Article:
• Rembrandt
  • Martin Luther (focusing more on his sermons)
  • John Calvin (focusing more on his commentary, A Harmony of the Gospels)
  • John Bunyan
  • William Shakespeare
Next up: Anna Janz (and the Ausbund), George Herbert, and probably Bloemaert. I am also trying to decide between covering Maldonatus or Bartolomé de las Casas (I haven't found much material on the latter with connections to the parables).

Chapter 4:
  • William Blake
  • John Everett Millais 
Next up: Tolstoy, Kierkegaard, Fanny Crosby. Then probably Sojourner Truth, Emily Dickinson, and Washington Irving.

Chapter 5:
  • Thomas Hart Benton
  • Parables and the Blues (Blind Willie Johnson, Blind Joe Taggart, Robert Wilkins)
  • Elsa Tamez
Next up: Flannery O'Connor, Olivia Butler, and Dr. Martin Luther King, Jr. (Howard Thurman is an option instead).

I also have several other people/works to include in these three final chapters, and I have many ideas/options. I also will need to include a very small number of parables scholars, like the ones I wrote about in my What Are They Saying About the Parables? People such as Trench, Jülicher, Jeremias, et al. 

Monday, August 18, 2014

The Blog so Far, and Honors Seminar on the Reception History of the Parables

I am nearing 100 posts on this blog, so perhaps a bit of assessment about what has been accomplished so far would be in order.

Reception History occupies a small niche in the study of the New Testament. Reception History of the parables, then, is a small niche within that small niche, so I realized starting out that the audience for this blog would be a relatively small one. All in all, though, I have been surprised by the number of hits on the blog and the variety of countries around the world represented in those hits (over 70 countries Blogger tells me). 

The total number of hits since I began the blog is less than the most popular biblioblog receives in one week (Jim West's blog), but I knew going in that the audience would be very small even after the blog became established, as it were. I decided, also before starting the blog, that it would be worth it even with that very small audience for the following reasons:

  1. It would help me write the book. That sounds odd, since writing a blog obviously takes time away that I could be spending in researching and writing the book, but it has helped. Most of all, it has helped me keep the audience for the book in mind. I need to write the book so that college-level students could understand and appreciate the Reception History of the parables. So I have tried to explain the complex in simple but not simplistic ways.
  2. When I have posted material that eventually will become sections of the book, I have revised those sections a fair amount before I posted them to the blog to make them clearer to a public audience. The process made me realize better how I need to revise sections of what I had written. After doing so for the blog, I then went back and revised sections of the book draft accordingly. So the book will become more readable and more clear, I hope, because of what I have done on the blog. The same thing happened with my lecture at Oxford University: Although preparing and giving the lecture took time away from the book, in the long run it will make the book better, because I have revised those sections of the book significantly in the process.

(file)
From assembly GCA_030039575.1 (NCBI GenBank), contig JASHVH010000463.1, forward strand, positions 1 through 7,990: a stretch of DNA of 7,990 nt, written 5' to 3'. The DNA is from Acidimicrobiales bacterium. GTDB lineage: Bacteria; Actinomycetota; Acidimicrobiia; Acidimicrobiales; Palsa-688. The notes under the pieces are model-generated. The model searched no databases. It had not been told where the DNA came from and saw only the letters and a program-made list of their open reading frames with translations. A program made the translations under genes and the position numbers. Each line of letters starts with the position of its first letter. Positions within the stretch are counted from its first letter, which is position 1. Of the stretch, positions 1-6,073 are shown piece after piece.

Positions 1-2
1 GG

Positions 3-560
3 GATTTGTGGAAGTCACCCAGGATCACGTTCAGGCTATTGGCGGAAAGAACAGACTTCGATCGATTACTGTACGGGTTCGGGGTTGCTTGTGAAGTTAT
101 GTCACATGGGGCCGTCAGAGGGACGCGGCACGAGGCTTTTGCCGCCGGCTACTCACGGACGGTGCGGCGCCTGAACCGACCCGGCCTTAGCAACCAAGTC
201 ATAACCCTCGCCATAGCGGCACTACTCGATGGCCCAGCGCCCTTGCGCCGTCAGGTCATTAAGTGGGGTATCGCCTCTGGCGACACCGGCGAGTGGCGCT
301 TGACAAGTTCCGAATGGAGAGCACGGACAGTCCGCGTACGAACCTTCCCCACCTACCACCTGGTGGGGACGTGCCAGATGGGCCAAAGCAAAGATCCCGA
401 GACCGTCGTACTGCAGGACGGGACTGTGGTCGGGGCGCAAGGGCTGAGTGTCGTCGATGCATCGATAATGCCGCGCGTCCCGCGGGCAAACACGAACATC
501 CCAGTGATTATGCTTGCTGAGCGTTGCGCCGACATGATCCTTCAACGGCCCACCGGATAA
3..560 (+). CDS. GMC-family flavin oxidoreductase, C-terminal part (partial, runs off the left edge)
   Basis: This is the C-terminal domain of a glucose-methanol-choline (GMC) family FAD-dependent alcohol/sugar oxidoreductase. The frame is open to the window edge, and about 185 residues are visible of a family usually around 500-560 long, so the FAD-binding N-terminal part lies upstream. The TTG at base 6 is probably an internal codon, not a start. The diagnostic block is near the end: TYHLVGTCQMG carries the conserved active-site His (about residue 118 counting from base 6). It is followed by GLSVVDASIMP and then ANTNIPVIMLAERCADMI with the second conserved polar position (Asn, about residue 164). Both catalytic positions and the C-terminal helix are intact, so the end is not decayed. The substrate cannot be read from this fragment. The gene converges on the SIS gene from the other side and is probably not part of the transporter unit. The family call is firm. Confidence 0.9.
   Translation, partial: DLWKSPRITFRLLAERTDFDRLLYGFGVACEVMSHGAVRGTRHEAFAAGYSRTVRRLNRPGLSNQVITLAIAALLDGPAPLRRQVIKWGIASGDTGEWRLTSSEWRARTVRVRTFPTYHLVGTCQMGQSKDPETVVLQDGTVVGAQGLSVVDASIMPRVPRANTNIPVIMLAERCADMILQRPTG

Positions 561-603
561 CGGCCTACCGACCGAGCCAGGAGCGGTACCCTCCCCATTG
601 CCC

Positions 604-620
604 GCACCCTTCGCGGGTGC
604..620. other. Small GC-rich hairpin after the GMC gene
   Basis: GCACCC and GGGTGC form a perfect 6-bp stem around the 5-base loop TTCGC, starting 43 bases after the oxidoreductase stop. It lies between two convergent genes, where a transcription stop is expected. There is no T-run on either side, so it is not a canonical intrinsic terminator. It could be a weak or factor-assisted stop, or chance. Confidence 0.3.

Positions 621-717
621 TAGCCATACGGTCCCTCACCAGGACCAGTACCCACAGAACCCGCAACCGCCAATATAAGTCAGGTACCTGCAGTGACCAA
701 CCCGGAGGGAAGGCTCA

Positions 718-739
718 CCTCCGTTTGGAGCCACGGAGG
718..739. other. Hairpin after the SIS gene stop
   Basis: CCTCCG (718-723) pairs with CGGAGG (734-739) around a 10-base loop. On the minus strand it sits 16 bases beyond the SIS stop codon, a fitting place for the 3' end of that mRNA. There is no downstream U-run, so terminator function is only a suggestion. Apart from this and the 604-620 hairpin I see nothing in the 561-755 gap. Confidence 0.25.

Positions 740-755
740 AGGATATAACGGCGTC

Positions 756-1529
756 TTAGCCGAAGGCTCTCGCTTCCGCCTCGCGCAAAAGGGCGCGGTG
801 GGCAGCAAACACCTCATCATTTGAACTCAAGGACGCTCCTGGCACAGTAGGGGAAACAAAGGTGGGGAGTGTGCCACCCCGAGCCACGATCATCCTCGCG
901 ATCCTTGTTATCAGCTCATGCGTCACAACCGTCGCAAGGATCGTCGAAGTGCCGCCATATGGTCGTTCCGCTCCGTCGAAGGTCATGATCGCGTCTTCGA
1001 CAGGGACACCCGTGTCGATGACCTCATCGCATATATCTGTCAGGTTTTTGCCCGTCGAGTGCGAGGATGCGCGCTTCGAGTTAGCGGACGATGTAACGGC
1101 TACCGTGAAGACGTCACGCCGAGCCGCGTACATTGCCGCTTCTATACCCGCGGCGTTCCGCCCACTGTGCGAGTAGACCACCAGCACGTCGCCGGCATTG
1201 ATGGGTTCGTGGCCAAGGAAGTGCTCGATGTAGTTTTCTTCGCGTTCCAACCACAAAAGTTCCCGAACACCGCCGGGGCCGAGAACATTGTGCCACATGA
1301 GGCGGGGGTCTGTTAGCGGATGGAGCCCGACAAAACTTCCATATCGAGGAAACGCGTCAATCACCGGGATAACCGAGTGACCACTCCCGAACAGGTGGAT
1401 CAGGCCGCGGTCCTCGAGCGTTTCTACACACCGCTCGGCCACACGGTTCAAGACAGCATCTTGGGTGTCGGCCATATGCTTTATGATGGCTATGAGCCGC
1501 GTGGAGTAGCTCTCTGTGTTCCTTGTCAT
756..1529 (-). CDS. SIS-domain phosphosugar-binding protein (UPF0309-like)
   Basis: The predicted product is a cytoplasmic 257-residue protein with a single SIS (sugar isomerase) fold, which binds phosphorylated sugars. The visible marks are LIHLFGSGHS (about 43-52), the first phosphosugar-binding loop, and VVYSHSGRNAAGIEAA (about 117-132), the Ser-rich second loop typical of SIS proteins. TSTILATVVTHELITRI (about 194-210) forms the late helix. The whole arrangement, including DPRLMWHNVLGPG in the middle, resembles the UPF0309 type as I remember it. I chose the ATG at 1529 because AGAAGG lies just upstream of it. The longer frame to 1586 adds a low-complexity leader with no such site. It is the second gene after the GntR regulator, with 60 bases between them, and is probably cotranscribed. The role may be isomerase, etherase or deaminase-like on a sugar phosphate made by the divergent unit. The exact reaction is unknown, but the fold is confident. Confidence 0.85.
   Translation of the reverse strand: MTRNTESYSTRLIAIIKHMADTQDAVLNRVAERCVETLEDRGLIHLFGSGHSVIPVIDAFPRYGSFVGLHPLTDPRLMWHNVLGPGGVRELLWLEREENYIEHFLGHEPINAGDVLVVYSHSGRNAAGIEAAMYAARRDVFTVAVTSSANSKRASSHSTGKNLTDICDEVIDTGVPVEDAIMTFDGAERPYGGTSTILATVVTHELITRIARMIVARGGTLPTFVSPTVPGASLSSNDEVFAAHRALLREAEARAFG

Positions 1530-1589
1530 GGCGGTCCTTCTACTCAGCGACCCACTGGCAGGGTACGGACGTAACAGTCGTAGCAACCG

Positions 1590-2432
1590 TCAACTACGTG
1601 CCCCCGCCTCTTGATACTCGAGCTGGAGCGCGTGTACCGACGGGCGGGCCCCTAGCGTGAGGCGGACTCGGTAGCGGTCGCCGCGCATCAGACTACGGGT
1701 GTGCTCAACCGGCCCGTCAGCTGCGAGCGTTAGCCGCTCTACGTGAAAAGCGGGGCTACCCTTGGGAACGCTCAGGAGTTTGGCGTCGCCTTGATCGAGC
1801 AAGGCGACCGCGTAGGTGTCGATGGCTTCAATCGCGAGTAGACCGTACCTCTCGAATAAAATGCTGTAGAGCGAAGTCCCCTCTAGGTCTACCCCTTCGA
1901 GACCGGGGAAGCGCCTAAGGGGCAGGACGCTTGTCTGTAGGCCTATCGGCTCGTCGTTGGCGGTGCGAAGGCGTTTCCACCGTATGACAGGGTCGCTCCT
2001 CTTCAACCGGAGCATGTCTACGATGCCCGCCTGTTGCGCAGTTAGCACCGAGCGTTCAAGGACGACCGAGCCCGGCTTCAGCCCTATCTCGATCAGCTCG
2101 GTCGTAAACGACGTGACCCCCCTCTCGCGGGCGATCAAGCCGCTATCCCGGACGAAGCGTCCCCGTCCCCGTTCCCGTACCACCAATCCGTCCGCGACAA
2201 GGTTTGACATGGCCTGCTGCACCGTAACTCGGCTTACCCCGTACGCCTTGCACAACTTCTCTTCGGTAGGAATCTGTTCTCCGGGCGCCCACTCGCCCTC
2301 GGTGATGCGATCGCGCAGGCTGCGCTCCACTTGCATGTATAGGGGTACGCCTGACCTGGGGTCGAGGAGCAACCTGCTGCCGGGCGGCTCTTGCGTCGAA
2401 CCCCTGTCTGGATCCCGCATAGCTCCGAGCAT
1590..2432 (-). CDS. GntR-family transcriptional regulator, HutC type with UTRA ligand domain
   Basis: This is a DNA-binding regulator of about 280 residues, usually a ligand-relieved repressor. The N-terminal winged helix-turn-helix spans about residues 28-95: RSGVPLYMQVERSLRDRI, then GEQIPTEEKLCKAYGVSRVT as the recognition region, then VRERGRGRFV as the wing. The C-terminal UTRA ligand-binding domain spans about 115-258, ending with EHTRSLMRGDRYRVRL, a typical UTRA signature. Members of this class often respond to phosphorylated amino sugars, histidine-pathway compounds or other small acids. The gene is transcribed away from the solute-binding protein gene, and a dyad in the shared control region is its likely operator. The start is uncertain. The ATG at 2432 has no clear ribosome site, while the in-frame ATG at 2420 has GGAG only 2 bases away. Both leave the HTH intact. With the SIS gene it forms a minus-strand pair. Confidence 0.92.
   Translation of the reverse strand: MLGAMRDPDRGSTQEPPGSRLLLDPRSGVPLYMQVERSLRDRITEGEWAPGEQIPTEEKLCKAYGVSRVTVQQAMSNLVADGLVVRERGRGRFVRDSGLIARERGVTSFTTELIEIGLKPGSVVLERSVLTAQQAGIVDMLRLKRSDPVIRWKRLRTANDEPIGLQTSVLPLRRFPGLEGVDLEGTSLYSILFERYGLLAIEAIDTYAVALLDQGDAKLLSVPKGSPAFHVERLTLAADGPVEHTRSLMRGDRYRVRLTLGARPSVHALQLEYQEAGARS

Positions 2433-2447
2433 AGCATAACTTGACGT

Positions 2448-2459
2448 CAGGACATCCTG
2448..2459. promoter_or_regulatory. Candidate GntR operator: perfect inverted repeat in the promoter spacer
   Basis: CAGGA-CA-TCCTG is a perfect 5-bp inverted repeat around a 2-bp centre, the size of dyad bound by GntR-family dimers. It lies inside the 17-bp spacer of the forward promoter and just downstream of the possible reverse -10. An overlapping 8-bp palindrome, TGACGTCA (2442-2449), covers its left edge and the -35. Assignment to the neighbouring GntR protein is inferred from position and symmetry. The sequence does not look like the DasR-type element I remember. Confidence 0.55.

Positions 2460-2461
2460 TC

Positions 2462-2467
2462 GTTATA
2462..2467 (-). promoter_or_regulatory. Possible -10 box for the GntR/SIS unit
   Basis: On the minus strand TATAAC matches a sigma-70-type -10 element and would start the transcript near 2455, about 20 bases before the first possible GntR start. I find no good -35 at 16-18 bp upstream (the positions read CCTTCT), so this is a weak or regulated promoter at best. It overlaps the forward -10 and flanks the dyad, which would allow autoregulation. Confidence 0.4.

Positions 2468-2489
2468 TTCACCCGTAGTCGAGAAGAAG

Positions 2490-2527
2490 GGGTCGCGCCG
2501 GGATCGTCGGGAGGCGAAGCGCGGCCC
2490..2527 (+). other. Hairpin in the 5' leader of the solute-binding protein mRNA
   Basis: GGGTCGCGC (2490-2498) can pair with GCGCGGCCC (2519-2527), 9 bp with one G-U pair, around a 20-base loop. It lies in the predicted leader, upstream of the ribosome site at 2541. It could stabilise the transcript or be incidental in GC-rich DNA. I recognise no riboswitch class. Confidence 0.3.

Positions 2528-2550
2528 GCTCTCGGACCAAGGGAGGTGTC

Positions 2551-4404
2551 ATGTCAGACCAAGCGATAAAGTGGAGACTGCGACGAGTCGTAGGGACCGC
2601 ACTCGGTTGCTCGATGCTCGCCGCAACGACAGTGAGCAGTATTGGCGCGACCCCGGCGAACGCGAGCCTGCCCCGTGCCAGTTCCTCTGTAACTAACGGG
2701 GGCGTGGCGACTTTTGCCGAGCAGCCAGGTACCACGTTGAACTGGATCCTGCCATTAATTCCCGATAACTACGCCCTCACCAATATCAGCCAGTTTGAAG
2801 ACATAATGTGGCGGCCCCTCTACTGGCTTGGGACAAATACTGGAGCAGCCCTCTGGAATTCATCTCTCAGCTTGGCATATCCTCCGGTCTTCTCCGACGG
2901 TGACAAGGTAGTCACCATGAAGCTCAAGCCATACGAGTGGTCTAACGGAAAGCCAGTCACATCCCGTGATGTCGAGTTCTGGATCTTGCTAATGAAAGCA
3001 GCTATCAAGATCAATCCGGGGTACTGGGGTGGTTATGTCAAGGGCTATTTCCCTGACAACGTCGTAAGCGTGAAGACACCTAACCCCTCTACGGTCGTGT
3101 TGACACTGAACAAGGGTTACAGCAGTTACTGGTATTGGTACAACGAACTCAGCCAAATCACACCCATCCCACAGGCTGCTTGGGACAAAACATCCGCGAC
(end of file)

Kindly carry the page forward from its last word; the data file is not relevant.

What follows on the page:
3. I also have been able to include things on the blog that I won't be able to include in the book, such as a number of examples from visual art (e.g., several examples from Millais instead of just one or two). I also will include things that probably won't make the "cut" for the book. For example, I will write soon about some sculptures I saw at St. James Church in London a few weeks ago. Truly amazing. Only about 60 items can make the "cut" for the book, so the blog allows me to share publicly additional interesting interpretations of the parables.
So the blog has taken a little bit of extra time, but that has been helpful for me in thinking through what I wanted to write in the book, and I hope it has been helpful for the relatively small audience that reads all, some, or just one of the posts.

I am wondering whether, after the book comes out, I should continue this blog and expand it to the Reception History of the Gospels. We'll see.

Also, I received word a few weeks ago that I have been chosen to teach one of the three Honors Seminars at Oxford College of Emory in the spring semester (2015). My proposal was a course on the reception history of the parables, so I am hopeful that I can give parts of the book a “trial run” during that course. It should be fun. Once again, I hope that this course, like the blog, can help both the book and the students who read it.

So those are a few observations about what the blog has accomplished so far. In the next post, I will write about the people/interpretations that I have covered so far in chapters 3, 4, and 5.

Friday, August 15, 2014

Chapter 2 so far

John Gower's tomb, Southwark Cathedral, London